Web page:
Data law 'safe' for businesses

Data law 'safe' for businesses

Minister moves to allay corporate fears

Digital Economy and Society Minister Buddhipongse Punnakanta addresses the 'Bangkok Post Conference 2019 Power of Data: Privacy In A Connected World' at Siam Kempinski Hotel Bangkok. (Photo by Wichan Charoenkiatpakul)
Digital Economy and Society Minister Buddhipongse Punnakanta addresses the 'Bangkok Post Conference 2019 Power of Data: Privacy In A Connected World' at Siam Kempinski Hotel Bangkok. (Photo by Wichan Charoenkiatpakul)

The government has assured local and multinational corporations that the new personal data protection law taking effect in May next year will not harm their businesses, saying that a guidebook on the law will be launched soon.

The move was unveiled by Digital Economy and Society Minister Buddhipongse Punnakanta on Wednesday at the Bangkok Post Conference 2019 on "Power of Data: Privacy in a Connected World".

In his keynote speech, Mr Buddhipongse said his Ministry of Digital Economy and Society (DES) will hold a workshop to explain the new law to businesses and state agencies on Oct 10.

Lessons from the workshop will be used to create a guide for companies on how to handle data protection under the law.

"Don't worry, you are not the only ones concerned about what to do to comply with this Act. I can't say the law will have no impact on you, but you have to conduct yourselves [in a certain way] to avoid violating it. I can assure you that it will not harm your businesses," he said.

The Personal Data Protection Act (PDPA) aimed at protecting individual rights became law in May this year. However, companies and government agencies have been given a 12-month grace period until May 27 next year to comply with key provisions of the law.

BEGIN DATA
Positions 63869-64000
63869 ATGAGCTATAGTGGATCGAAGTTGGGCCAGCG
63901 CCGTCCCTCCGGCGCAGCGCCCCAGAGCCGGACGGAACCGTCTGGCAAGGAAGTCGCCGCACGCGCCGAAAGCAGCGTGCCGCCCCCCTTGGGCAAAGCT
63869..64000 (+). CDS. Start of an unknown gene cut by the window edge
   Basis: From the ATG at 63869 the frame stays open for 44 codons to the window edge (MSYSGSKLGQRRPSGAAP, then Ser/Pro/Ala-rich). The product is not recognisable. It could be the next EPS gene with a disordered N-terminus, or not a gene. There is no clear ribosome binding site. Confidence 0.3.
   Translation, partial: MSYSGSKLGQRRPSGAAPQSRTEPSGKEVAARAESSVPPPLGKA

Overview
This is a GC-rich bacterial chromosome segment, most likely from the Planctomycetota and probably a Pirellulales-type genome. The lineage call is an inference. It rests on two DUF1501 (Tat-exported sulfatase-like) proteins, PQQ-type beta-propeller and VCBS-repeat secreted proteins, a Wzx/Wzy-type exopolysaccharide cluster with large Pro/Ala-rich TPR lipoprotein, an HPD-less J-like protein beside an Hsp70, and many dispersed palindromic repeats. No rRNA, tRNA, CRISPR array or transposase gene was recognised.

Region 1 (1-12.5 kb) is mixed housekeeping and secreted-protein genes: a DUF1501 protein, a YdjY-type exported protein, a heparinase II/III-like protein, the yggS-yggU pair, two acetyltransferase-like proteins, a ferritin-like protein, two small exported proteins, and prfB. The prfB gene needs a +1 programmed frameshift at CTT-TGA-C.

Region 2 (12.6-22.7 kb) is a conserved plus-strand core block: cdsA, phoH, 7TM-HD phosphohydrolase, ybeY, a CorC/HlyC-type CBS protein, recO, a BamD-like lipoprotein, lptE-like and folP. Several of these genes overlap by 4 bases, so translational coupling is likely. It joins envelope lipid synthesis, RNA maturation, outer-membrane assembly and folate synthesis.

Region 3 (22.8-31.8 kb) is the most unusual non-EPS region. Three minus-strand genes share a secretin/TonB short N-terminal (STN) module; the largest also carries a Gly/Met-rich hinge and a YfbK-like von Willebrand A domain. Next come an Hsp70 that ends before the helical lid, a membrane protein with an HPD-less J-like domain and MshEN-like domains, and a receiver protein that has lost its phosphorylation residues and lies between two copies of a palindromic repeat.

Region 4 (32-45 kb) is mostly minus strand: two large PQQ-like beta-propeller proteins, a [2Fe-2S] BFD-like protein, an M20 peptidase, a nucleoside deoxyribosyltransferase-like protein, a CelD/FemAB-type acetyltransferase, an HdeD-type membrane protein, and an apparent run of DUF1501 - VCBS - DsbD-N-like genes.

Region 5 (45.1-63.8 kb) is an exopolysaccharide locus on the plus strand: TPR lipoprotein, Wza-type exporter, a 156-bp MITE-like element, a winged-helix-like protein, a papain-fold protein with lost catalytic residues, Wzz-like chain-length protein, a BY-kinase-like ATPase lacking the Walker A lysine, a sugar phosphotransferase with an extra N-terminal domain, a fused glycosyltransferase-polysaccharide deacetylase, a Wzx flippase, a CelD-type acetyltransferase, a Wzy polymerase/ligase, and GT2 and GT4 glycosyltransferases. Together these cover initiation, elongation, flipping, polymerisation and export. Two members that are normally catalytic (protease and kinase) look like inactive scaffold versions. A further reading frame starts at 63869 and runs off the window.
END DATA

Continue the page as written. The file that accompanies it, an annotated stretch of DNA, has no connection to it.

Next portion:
Once implemented, the PDPA will change the landscape of personal data protection in Thailand. Those who cause data breaches will face jail terms of 6 months to one year and fines of 500,000 to one million baht.

The PDPA aligns with standards of the European Union's General Data Protection Regulation (GDPR).

"This Act is in line with international norms and laws. As a result, please be assured that the law is not intended to breach basic rights of multinational companies and Thai businesses," Mr Buddhipongse said.

The government will also set up a PDPA board and cyber security agency this year to handle implementation of the law and the new Cyber Security Act, respectively.

Mr Buddhipongse said seven members for each board are now being appointed.

The government has allocated budgets of two million for the work of each board.

"We are committed to ensuring implementation is not delayed," Mr Buddhipongse said.

BIG DATA PUSH

Mr Buddhipongse noted the government will receive its first "big data" set within the next 6 months to aid policy decisions at state agencies, particularly in the three key areas of tourism, healthcare and import-export.

"We have made the first move is in tourism," he said.

"We will bring all agencies related to tourism together with the help of data specialists so that they can manage their own budgets and provide budgets to smaller provinces to develop tourism."

The push should give business operators precise data to use in making investment decisions -- where and how funds should be invested -- while enabling state agencies to know exactly which areas should be promoted and on what scale to attract tourists.

Regarding healthcare, Mr Buddhipongse said his ministry will build up a large database of medical records collected from both private and public hospitals, storing it in the cloud and allowing patients access to their own medical data confidentially with an ID card.

Meanwhile for imports and exports, the big-data set will help measure the ebb and flow of economic development in the country and whether it is being managed systematically.

Included will be data on the movement of millions of goods containers in and out of Thailand.

The data will help bolster the development of the country logistics infrastructure, said the minister.

"State agencies' management of big data suffered from a lack of continuity in the past because the centralised system was impractical and unfocused, which meant that each agency failed to see the benefits."

Mr Buddhipongse also said that the collection of big data should be conducted strategically, sector by sector.


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